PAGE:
Why 2012 is Predicted to Have High Numbers of Lyme Disease Cases

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For people who are concerned about ticks carrying Lyme disease

by Greg Lee / Two Frogs Healing Center

“White tailed deer are the one indispensable piece in the Lyme [disease] puzzle1
Exploding deer populations have been blamed for greater tick populations and increased incidences of Lyme disease. Deer are believed to spread infected ticks. Some strategies for reducing infected ticks on deer include applying pesticides to ticks using deer feeders. Other strategies employ hunters to reduce deer populations.

Could you reduce new cases of Lyme disease by getting rid of white-tailed deer?

In one study, eliminating deer herds results in decimated tick populations
Richard Ostfeld, Ph.D. Disease Ecologist with the Cary Institute of Ecosystem Studies presented the ecological factors that affect infected tick populations at a recent conference on Lyme disease. He cited one study on Monhegan Island off the coast of Maine where hunters were used to reduce a deer herd from a few hundred to zero. The impact of this hunt had a significant impact on two of the four tick stages: egg, larvae, nymph, and adult. The larval and nymph tick populations were reduced to near zero. Aside for humans and their pets, no other host species live on the island2. Similar studies produced different results.

In other studies, reducing deer herds did not significantly impact tick populations
In numerous studies in Connecticut, Massachusetts, New Jersey, and New York, hunters were used to cull deer herds from large numbers to very small numbers. Unfortunately, reduced deer herds did result in a significant reduction of nymph tick populations. Incidence rates of Lyme disease were not significantly reduced, either. Why are ticks able to persist despite reduced herds of deer?

Ticks don’t care what animals that they can feed on
The larval and nymph stage of the black legged tick is know to feed on 41 species of mammals, 57 species of birds, and 14 species of lizards. The adult stage is known to feed on 27 species of mammals and 1 species of lizard2. Dr. Ostfeld gave several other theories as to why ticks are able to survive despite lower numbers of deer.

Ticks survive by ganging up on the remaining deer
The remaining deer in these study areas were found to have increased concentrations of ticks. Another reasons that ticks are able to survive from year to year is that some animals allow ticks to stay on their bodies.

Some animals are not good at grooming and killing ticks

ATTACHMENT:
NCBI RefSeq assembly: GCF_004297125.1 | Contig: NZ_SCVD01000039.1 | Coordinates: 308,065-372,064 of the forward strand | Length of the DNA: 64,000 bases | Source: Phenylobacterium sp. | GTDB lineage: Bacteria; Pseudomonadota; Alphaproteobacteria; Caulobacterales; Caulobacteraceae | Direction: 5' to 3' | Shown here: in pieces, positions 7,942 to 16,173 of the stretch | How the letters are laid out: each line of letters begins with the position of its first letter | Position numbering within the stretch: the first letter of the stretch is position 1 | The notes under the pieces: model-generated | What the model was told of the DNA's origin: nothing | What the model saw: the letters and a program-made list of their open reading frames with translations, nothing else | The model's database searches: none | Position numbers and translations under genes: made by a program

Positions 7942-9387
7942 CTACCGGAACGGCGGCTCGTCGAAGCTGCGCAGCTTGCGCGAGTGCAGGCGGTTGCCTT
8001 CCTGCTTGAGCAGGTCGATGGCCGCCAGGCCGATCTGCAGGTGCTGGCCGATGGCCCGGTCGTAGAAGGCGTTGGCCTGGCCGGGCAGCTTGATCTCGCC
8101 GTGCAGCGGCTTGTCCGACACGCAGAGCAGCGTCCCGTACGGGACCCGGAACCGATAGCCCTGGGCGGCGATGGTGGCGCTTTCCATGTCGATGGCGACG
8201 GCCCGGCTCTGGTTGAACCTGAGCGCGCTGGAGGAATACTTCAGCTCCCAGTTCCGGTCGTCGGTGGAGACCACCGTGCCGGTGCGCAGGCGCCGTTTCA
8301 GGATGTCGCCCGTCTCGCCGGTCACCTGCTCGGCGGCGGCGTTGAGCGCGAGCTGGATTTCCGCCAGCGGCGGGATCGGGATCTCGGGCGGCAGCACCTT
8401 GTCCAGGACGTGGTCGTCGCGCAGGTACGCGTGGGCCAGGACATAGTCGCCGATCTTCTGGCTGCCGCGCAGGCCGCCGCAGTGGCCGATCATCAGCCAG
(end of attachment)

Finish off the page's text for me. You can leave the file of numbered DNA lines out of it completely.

In a lab study, approximately 50% of larval ticks were able to successfully feed off white footed mice. In another study which counted the number of larval ticks found on wild animals, the average mouse had about 25 larval ticks, the average gray squirrel had about 150, and the average opossum had about 250. Fortunately, opossums were found to be highly effective at grooming and killing attached ticks2. Also, the size of the forest affects which mammals carry and transmit Lyme disease to ticks.

Fragmented forests usually have greater populations of mice
In other studies, mice and chipmunks were shown to have the highest transmission rates of infection to ticks. In Dutchess County New York, fragmented landscapes tend to have a greater population of mice. Dr. Ostfeld estimated that forest fragments less than five to eight acres in size have a greater risk of infection by 300% – 400%2. What other critical factor supports a growing tick population?

Ecologists show a high correlation between acorn abundance and tick populations
Dr. Ostfeld reported that the acorn production of 2010 was one of the largest crops in 20 years in New York and other surrounding areas. In Maryland, 2010 was the largest acorn crop in over 32 years according to the Department of Natural Resources. As white-footed mice3, chipmunks, and deer have increased in numbers with greater acorns to feed them, these hosts are predicted to lead to greater populations of nymph-sized ticks in 2012.

2012 is predicted to be a dangerous year for getting Lyme disease
Since increased numbers of hard-to-see nymph ticks2 are believed to be the major reason for people contracting tick infections, 2012 is predicted to have greater numbers of Lyme disease cases. This can result in a much greater risk for contracting Lyme disease especially in areas of abundant acorn production.

There are many factors which influence the numbers of infected ticks from year to year
Increased populations of deer are only one of many factors in spreading Lyme disease. Greater acorn production leads to more rodents and deer. These rodents end up carrying and infecting more larval ticks. More deer and other large animals carry and infect tiny nymph-sized ticks that end up transmitting Lyme disease to humans.

Next Step: Want to learn more about healing Lyme disease? Click here to find out about our evening lecture at 6pm on Monday April 2nd, “Getting Rid of Lyme Disease” in Frederick, Maryland.

– Greg

1. Piesman, J. F. 2002. Ecology of Borrelia burgdorferi sensu lato in North America. In Gray, J. S., O. Kahl, R. S. Lane, and G. Stanek, editors. (eds.). Lyme Borreliosis-Biology, Epidemiology, and Control pp. 223-249.CABI International. Trowbridge, England.
2. Richard Ostfeld. A Systems Approach in Understanding Tick-Borne Diseases: People, Animals, and the Ecosystem. National Academy of Sciences, The Institute of Medicine Committee on Lyme Disease and Other Tick-borne Diseases: The State of Science Conference. October 11-12, 2010, Washington, DC
3. Richard Ostfeld. Ecological Drivers of Tickborne Diseases in North America. International Conference on Emerging Infectious Diseases. March 11-14, 2012, Atlanta, Ga.

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